As I said, WorkHorse originally came with 18-inch wheels and tires, and I am “upsizing” to 20-inch wheels. However, since I planned to keep the rolling diameter the same, a little research taught me that a 2019 Ram 2500 was available with both 18 and 20-inch rim sizes. So, I simply chose the factory-recommended 20-inch tire — a 285/60-20. An 8- to 10-inch-wide rim is recommended for this size and the Raceline wheels are 9 inches wide, so this is perfect.
But how do you know what tires are right for your truck? I gave this some serious thought and although WorkHorse does mainly spend its time on asphalt, there are times when I get into areas that do not feature a paved surface. Mind you, WorkHorse is not an off-road vehicle, but I have found myself on some questionable terrain when picking up loads for people. This means a “summer tread” or even a steering tread tire is not a great option. If I never traveled off-road, a nice all-season tire would have been the right choice. But, since I do occasionally venture off the beaten path, I want a tire that features some “mild” off-road capability but retains a focus on highway use. The Mickey Thompson Baja Legend EXP fits that need.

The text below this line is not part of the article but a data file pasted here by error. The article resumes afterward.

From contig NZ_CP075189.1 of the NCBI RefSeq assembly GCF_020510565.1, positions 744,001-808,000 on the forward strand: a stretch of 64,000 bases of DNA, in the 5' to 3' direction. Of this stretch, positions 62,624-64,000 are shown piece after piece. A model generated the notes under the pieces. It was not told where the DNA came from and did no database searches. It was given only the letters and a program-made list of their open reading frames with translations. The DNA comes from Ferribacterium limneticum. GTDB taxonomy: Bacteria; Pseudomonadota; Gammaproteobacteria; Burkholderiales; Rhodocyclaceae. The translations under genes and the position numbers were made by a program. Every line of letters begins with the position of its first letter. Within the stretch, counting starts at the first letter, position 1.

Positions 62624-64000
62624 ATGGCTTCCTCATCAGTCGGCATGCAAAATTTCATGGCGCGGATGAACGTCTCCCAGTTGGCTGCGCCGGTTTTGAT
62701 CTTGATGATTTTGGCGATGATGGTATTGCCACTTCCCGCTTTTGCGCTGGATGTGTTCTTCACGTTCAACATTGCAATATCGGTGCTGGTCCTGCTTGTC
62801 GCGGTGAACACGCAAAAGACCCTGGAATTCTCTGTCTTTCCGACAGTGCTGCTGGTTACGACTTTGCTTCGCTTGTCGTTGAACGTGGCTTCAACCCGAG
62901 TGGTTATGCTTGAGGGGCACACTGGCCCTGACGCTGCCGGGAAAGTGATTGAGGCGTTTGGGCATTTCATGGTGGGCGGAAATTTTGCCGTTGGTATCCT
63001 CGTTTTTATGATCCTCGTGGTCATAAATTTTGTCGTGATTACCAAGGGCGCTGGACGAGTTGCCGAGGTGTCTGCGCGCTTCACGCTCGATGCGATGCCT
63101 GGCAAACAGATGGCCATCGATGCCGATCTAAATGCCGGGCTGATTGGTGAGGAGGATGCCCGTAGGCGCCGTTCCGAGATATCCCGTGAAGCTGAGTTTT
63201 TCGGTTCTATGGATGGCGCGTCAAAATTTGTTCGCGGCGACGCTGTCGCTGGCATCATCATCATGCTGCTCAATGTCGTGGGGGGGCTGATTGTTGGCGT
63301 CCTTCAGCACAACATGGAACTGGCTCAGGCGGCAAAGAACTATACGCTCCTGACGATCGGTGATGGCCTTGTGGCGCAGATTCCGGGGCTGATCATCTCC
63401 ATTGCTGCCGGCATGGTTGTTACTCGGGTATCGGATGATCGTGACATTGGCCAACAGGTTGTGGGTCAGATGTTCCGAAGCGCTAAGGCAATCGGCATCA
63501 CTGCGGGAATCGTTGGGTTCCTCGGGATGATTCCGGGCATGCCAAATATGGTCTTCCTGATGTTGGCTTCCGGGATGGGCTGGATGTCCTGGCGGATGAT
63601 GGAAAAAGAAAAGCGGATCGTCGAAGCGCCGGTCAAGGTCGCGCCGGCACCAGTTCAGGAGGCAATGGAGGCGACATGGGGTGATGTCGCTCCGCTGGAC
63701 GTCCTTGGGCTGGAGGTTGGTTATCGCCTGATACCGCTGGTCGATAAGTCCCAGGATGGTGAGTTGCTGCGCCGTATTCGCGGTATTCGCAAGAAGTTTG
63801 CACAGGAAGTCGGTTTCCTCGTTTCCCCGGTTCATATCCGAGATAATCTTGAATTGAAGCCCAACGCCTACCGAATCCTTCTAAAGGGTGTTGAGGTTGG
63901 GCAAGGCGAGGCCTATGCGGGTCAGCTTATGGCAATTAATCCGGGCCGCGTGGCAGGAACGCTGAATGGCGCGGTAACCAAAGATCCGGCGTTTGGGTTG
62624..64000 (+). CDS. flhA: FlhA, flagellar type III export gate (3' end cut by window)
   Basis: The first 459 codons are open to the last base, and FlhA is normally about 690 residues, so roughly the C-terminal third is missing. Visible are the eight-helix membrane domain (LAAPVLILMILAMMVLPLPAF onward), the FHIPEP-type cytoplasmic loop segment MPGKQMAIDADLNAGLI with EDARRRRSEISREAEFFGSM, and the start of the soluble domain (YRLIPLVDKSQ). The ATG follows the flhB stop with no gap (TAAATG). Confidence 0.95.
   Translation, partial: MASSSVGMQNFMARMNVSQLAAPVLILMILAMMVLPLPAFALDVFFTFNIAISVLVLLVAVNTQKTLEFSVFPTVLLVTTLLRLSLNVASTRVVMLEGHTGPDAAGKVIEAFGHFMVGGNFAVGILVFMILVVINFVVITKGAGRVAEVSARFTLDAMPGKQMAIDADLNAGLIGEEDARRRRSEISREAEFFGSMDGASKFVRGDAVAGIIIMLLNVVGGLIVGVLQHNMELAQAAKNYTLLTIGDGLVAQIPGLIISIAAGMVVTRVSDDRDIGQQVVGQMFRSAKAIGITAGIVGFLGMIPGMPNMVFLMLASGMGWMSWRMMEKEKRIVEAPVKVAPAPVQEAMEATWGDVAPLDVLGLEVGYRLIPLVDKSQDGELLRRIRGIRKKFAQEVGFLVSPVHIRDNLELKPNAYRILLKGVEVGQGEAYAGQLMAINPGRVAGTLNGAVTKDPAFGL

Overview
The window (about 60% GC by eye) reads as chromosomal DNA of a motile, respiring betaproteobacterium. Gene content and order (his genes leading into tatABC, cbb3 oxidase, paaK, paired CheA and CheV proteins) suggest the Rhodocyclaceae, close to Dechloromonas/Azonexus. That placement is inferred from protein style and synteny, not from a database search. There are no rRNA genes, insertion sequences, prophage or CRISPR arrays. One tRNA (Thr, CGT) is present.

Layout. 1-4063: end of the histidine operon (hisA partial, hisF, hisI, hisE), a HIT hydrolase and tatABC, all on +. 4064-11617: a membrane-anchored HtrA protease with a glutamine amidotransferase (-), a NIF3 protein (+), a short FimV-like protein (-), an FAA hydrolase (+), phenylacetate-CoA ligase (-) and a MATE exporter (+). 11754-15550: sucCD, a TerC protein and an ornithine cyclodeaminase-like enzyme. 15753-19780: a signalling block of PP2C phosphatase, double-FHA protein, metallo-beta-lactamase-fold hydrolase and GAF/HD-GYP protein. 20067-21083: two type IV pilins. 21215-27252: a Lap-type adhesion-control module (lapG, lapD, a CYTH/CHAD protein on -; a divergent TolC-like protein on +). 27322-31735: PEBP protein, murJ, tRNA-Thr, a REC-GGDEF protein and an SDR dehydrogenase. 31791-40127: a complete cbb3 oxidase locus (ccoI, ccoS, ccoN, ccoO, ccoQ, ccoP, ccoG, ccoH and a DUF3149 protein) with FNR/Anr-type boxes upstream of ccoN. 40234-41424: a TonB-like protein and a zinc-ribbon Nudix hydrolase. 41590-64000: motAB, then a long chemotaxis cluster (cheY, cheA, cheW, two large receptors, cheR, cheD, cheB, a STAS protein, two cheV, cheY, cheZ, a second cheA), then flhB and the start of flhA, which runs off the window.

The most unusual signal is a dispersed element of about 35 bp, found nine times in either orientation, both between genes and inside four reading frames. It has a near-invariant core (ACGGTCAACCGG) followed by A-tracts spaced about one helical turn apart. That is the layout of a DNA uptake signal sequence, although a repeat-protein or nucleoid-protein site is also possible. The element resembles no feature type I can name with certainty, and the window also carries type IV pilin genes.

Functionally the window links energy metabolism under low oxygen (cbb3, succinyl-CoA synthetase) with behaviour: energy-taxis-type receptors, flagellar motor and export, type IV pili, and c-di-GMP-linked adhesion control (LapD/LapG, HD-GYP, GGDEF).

The Best Of Both Worlds
Although it might look strictly like a mud and snow tire, Mickey Thompson says the Baja Legend EXP is a hybrid all-terrain tire that was developed with a balance of on-road performance and off-road traction. The off-road capability is evident with the Sidebiters (treads that extend outward on the sidewall), large surface area tread elements, and wide tread voids.
The Silica-reinforced compound fortifies wet-performance treadwear durability and a tread life backed with a 50,000-mile treadwear warranty. The next-gen high-tensile construction provides a smooth ride and durability in what could be considered a lightweight package. Like I said, the best of both worlds.